What 508 does and does not require

As June 21 nears, federal officials are honing a fine distinction between what is and is not required of them to make government systems accessible to disabled users.

| GCN STAFFAs June 21 nears, federal officials are honing a fine distinction between what is and is not required of them to make government systems accessible to disabled users.The distinction turns on what is enforceable under Section 508, new Federal Acquisition Regulation rules and other accessibility mandates. Justice Department lawyers said they expect few lawsuits'at least initially'concerning the government's compliance with Section 508 of the Rehabilitation Act Amendments of 1998.In Section 508, Congress mandated that agencies provide accessibility for all information technology they 'develop, procure, maintain or use.' The law's language is sweeping, covering everything from operating systems and application software to telecommunications services and Web sites.The federal Access Board spelled out the standards for complying with 508 in rules drafted in December that, by law, had to take effect in six months, or June 21.Further, as the amendments required, the FAR Council issued new procurement rules that call for all IT bought after June 25 to be accessible to disabled users.The point of contention over what is ultimately required of agencies has arisen because the law identified no enforcement agency to oversee Section 508's implementation. As one agency official put it: 'There are no Section 508 police.'The only hard-and-fast enforcement power comes from the FAR rules, contracting officials from several agencies said.And though the law notes that making IT accessible must not pose an undue burden, it does provide a process for letting users of federal systems file suit if they consider compliance deficient. Ultimately, however, Congress can enforce its Section 508 demands through a number of avenues, such as budget limits and language in authorization bills.The FAR rules allow for five exemptions:One of the grayest areas involves Web sites, officials said. Sites also must comply with accessibility standards, said Dave Yanchulis, an accessibility specialist at the Access Board. But there is wiggle room.'By statute, the enforcement provisions of Section 508 apply only to electronic and information technology procured on or after the effective date,' Yanchulis said. 'As a result, Section 508 does not authorize complaints or lawsuits to retrofit technology procured before this date to meet the board's standards.'Justice attorneys have made similar comments at government meetings on 508. Procurements made after the FAR rules take effect June 25, however, could prompt lawsuits by users, Mobley and other lawyers said.'Section 508 is not enforceable unless something is procured,' Mobley said.So technically, Web pages designed by federal workers after the Access Board regulations take effect could escape the complaint process, Yanchulis said. The grievance process is similar to that created for the Rehabilitation Act's Section 504, which mandates access for the disabled to all federal programs.'Section 508 doesn't force you to update your Web site, but Section 504 requires access to federal programs,' said Katherine Richardson, spokeswoman for the Agriculture Department's Technology Accessible Resources Gives Employment Today Center. The center has been training federal webmasters on how to build compliant sites.Although disabled users can't sue agencies for noncompliance with Section 508 when a Web site won't work with screen readers, Section 504 would let them take legal action, Richardson said. But 504 requirements call only for accommodation, and agencies could choose to offer Web information in an alternate format, she said.'We tell [webmasters] to look at their Web pages under Section 504 with Section 508 in mind,' Richardson said. 'If they can't change the entire page, we tell them to put a contact number so that someone looking for the information knows who to call. Doing something is better than nothing.'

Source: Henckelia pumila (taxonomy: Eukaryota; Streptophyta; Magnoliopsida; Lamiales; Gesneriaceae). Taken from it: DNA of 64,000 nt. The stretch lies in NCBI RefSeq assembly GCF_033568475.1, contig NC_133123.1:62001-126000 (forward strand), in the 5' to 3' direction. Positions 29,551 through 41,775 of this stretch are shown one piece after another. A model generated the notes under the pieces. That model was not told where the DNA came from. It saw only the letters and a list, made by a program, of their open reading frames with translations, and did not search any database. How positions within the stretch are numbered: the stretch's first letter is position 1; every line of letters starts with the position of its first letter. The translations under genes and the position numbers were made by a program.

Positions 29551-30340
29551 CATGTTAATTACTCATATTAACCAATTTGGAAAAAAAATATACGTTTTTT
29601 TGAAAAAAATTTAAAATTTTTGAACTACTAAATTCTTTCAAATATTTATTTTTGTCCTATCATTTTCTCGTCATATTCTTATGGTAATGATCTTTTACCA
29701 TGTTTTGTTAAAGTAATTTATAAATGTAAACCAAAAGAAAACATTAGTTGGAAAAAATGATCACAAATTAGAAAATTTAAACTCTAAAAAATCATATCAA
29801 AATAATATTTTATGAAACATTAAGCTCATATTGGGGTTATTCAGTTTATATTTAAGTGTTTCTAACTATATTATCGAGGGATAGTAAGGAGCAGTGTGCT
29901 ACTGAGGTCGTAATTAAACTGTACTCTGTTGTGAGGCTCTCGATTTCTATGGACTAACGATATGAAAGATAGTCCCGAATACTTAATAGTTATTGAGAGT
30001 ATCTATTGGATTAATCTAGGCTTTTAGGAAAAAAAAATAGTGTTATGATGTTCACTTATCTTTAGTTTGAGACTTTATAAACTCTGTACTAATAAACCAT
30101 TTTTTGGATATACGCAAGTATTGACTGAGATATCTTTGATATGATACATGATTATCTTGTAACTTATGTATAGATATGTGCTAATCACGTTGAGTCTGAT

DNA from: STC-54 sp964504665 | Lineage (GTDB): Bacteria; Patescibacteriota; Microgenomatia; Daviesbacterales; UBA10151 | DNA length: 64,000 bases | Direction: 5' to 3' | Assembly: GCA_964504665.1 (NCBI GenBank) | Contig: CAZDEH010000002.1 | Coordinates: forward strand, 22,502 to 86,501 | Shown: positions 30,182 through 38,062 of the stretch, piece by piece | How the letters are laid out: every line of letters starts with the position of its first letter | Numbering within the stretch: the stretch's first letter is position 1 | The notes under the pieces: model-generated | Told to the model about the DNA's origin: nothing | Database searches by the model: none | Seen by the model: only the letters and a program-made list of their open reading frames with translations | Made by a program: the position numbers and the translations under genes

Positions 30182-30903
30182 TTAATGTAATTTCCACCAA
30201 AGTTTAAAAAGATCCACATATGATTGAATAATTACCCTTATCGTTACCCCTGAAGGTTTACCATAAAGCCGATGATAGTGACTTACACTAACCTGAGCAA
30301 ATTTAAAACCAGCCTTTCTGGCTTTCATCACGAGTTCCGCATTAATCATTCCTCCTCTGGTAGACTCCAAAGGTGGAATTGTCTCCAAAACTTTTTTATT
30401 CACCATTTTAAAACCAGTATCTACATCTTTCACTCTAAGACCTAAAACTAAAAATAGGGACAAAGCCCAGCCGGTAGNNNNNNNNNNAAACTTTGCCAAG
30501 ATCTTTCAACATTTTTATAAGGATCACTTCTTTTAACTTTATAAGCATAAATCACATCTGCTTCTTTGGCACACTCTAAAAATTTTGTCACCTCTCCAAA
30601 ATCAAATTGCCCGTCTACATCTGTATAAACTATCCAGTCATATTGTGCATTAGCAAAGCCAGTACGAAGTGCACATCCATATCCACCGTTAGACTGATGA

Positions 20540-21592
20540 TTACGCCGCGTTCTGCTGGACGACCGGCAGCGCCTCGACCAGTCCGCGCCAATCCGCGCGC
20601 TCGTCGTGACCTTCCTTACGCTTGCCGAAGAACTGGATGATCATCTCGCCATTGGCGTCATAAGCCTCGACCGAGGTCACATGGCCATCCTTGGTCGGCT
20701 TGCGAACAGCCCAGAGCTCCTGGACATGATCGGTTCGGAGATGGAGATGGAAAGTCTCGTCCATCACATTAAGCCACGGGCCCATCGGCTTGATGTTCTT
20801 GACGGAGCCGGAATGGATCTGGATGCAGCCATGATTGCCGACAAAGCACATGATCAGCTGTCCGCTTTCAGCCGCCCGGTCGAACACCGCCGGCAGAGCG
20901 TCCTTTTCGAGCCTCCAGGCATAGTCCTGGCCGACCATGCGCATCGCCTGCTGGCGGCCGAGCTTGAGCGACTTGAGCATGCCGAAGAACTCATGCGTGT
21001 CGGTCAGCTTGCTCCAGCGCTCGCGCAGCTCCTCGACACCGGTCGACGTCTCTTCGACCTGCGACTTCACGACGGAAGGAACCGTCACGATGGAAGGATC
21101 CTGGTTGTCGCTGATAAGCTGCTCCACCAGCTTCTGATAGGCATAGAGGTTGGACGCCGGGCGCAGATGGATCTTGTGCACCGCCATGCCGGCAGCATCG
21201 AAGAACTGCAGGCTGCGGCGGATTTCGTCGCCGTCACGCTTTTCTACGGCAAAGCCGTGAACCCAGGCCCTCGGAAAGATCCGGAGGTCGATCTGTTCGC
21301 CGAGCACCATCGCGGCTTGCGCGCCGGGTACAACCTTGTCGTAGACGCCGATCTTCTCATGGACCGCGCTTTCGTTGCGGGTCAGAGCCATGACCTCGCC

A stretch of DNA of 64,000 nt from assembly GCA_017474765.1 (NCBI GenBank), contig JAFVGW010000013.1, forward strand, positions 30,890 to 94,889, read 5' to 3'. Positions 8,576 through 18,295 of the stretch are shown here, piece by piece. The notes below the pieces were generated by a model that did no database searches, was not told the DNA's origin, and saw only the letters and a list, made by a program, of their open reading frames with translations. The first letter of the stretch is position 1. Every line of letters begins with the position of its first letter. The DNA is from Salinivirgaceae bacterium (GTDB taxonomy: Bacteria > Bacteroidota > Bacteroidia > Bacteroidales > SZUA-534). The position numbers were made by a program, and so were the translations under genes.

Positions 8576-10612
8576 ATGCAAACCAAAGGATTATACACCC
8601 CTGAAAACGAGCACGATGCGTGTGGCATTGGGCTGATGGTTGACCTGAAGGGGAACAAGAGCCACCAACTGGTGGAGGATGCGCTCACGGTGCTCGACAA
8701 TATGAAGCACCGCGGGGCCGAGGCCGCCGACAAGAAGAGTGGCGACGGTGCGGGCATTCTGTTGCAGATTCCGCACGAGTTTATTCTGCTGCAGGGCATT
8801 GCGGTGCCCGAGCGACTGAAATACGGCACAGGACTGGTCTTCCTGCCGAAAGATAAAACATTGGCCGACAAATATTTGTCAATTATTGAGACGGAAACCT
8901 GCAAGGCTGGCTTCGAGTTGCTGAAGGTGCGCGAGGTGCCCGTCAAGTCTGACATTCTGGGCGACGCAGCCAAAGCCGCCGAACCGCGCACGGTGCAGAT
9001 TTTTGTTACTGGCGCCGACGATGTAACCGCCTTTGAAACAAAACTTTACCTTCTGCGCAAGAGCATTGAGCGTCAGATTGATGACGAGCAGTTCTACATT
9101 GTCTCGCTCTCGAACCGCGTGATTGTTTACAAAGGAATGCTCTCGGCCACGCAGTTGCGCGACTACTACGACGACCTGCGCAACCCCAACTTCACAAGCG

BY TONY LEE ORR














Users can sue








  • Undue burden. This is the exemption that Justice officials said they expect agencies will use most frequently.

    Agencies buying software for a legacy system would likely look to the clause for relief if upgrades prove too expensive, said Mary Lou Mobley, a lawyer and compliance expert in Justice's Civil Rights Division.

    Of course, an agency would first be required to prove that no software meeting the Access Board's standards existed and is compatible with the legacy system in question, she said.


  • Micropurchases. For government credit card purchases of less than $2,500, agencies have until January 2003 to comply with 508. The Access Board, however, urged contracting officers to apply the standards to these buys whenever possible before 2003.


  • National security systems. They need not comply with the FAR rule and neither must the back-end systems used to support and maintain weapons and other national security systems.


  • Equipment-monitoring systems. This exemption covers systems, such as heating equipment monitors, that only service technicians access.


  • Contractor gear. Any system acquired by a vendor incidental to performing a government contract need not comply













No force





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